This week's history lesson-Love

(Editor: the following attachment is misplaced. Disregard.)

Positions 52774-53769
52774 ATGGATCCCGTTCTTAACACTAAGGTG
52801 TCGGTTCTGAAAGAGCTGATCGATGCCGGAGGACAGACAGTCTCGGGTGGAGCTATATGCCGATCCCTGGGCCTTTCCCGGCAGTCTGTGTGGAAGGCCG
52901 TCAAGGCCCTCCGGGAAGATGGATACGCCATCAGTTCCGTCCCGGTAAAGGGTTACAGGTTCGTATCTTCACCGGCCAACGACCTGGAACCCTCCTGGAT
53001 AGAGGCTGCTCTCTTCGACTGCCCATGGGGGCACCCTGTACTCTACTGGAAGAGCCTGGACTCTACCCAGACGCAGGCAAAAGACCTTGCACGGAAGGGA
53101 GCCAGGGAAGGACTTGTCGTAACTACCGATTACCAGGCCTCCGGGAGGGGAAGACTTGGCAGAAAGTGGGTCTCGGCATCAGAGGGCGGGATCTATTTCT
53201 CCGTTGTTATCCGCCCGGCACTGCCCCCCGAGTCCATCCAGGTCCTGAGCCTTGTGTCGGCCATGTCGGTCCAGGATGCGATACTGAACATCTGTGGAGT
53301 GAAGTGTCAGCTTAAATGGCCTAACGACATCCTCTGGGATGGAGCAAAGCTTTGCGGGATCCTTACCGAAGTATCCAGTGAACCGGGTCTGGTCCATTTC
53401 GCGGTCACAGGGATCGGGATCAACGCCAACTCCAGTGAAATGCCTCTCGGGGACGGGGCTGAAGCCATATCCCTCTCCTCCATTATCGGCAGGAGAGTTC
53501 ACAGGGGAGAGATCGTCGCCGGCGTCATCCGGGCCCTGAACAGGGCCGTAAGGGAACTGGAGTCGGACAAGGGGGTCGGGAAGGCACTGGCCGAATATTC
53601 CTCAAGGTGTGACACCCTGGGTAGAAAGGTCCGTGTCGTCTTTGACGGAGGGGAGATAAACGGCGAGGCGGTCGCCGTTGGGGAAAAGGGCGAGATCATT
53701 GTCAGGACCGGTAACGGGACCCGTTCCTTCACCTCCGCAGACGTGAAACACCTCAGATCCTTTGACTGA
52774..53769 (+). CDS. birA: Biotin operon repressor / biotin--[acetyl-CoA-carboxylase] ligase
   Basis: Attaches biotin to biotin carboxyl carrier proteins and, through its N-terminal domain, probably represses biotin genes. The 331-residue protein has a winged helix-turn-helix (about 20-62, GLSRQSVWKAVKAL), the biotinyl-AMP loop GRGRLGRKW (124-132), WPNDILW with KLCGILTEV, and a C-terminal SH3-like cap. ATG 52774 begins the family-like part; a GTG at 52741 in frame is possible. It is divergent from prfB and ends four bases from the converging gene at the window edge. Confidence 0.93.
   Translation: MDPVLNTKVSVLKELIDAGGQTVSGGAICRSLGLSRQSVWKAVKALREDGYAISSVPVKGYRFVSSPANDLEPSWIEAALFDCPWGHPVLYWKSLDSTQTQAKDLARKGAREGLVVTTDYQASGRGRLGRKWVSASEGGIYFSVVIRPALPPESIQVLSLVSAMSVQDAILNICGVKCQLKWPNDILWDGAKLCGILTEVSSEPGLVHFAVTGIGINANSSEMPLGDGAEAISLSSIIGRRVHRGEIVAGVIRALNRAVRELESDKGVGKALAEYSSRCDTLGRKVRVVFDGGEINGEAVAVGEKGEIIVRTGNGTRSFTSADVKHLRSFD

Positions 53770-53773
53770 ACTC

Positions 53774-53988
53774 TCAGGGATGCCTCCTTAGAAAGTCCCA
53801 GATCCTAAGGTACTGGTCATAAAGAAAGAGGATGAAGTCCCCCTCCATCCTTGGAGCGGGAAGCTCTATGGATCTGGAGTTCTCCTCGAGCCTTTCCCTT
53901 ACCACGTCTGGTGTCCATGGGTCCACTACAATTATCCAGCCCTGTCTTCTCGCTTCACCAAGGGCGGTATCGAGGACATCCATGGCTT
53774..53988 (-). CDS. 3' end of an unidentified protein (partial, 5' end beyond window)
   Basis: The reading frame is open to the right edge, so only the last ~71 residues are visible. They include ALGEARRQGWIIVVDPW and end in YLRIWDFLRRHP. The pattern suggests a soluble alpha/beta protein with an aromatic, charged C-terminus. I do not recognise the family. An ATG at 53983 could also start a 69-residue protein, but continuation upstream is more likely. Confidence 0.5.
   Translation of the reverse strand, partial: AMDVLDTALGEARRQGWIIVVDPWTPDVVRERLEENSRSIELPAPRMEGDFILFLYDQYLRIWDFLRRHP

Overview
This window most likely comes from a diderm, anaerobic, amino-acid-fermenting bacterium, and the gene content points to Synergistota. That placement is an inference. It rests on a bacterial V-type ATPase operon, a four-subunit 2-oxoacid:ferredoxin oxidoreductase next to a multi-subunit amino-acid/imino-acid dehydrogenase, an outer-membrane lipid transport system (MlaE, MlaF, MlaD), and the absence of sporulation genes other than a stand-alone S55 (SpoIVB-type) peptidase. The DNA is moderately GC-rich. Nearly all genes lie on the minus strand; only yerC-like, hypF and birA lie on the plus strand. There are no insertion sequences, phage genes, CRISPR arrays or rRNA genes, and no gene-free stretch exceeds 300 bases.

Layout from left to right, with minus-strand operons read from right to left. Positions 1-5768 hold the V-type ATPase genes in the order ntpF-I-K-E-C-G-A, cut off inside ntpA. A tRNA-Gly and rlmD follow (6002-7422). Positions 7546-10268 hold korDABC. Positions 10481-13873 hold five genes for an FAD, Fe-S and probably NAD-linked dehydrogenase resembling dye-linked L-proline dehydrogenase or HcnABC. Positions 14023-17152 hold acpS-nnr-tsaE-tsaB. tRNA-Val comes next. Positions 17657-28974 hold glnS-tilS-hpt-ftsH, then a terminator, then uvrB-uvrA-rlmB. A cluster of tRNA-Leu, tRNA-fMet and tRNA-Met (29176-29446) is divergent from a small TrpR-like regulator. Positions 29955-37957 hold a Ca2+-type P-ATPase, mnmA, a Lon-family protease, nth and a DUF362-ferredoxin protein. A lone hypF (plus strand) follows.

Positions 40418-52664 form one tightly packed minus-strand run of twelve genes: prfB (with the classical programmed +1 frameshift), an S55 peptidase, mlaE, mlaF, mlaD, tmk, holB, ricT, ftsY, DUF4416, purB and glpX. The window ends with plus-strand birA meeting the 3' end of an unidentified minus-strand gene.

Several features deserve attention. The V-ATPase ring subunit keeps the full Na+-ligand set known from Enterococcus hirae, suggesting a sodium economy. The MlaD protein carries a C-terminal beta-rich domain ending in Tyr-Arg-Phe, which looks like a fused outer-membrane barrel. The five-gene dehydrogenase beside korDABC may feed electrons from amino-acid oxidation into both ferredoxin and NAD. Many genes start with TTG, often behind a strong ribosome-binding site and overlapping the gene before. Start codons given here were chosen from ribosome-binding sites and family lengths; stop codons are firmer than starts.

I think it was when A Tribe Called Quest and De La Soul started sampling all of the psychedelic soul breaks sometime in the early to mid 90s that I really re-discovered Love. I say re-discovered because my first encounter with Arthur Lee and his group Love was way back in high school staying up late with my best friend listening to his mom's old records (which were mostly very good and not as Fleetwood Mac'd out as you might expect). Even then Love's songs struck me as being unique for being what i termed "freedom rock" but as I grew older I would grow to cherish them even a I pitied (and even loathed) the actual person Arthur Lee. Here was this hipper-than-hip black cat living in Hollywood, contemporary of Hendrix and just like Jimi playing with his all white band. Robert Plant and Jimmy Page of Led Zeppelin to this day say that Arthur Lee & Love were the primary reasons they formed one of the most successful (and successfully sampled) pop groups of all time. Despite being by-far the most popular band in a Los Angeles scene that also boasted the Beach Boys, the Doors, and the Byrds and being the first group signed to the ultra-cool (at least at the time) Elektra label the group never connected with commercial success while making some of he most important pop music of that era. Some have blamed it on Lee's refusal to tour, which would have confined him and his music to the same racially divided America of yesteryear affectionately known as the "chitlun circuit" the same circuit Hendrix bolted from for Swingin London and thus finding much greater success. While Love struggled in L.A it was Jimi's success in Europe that led to his own undoing just as it did for another of Lee's disciples- Jim Morrison of the Doors. The Europeans have always expected more of their artists and I s'pose were more than nominally letdown when they found out their revolutionary pop heroes were mere (and in same cases less than) mortals. However affection for Lee has always been cultish and from afar especially in England where kids seemed to have a deep affinity for his dark and mysterious soul music transfused through some warped vision of Brian Wilson. Something in those lush and melancholy string arrangements must've fueled groups like Echo & The Bunnymen, Jesus & Mary Chain (that was Jim Reid in a Love t-shirt in that video oh so long ago-don't be embarassed you know the one...), and even the Ramones who admitted that "7 & 7 Is..." was the type of primal aggression they were trying to bring back to a world filled with Gentle Giants and giant douche bags like Elton John. Mazzy Star even covered one of Arthur's later compositions "Five String Serenade" back in 1994 to great effect. Proof positive that the dude has had some staying power despite limited commercial success. Personally what I think held the group back was the gritty tales of heavy drug use in many of their lyrics. Songs like "You I'll Be Following" have the same visceral impact as Lou Reed's Velvet Underground street jive but wrapped up in charming, hook filled flower children arrangements instead of John Cale's primal skronks from the beyond to perhaps lessen the blow. However, I don't think "Signed D.C" was too far from the real life these guys were living because by the time I had met Arthur he was a down-on-his-luck dude who had lost his way due to heavy drug use and probably some mental instability. In the late 80s and early 90s he was known around town (unfortunately like a lot of other washed-up pop stars) as a woman beater and was even arrested for waving a pistol in a grocery store. He did some time for that one and I pretty much wrote the guy off. Well Arthur got out of jail and much to my surprise became a man possessed. Sadly the other driving force in Love, guitarist and singer Bryan Maclean had died of a heartattack while Lee was incarcerated so the true reunion Lee had dreamed of never came to pass. He did however form yet another version of Love built around the core of a very talented (and young) LA combo called Baby Lemonade. They toured to packed houses all over the world and there was even talks of a new album. But like a lot of the people I have worked with or looked up to as mentors in this business called entertainment he got a horrible disease (leukemia) and died late last year. It's sad and I miss him and can now only think of what might have been and listen and re-listen to the handful of great albums he gave us. No song remains more etched in memory than "Maybe The People Would Be The Times Or Between Clark And Hilldale". Clark & Hilldale are the streets that the legendary Whisky a Go Go on the Sunset Strip can be found which crystallizes my own personal memories of Los Angeles and working in the business while capturing the divided nature of a man with one foot in the world of lilly white pop and the other in the black music of his Memphis roots. In that grey area "between thoughts and expression" was where the true genius of Arthur Lee & Love rested and continues to make the band relevant even today.

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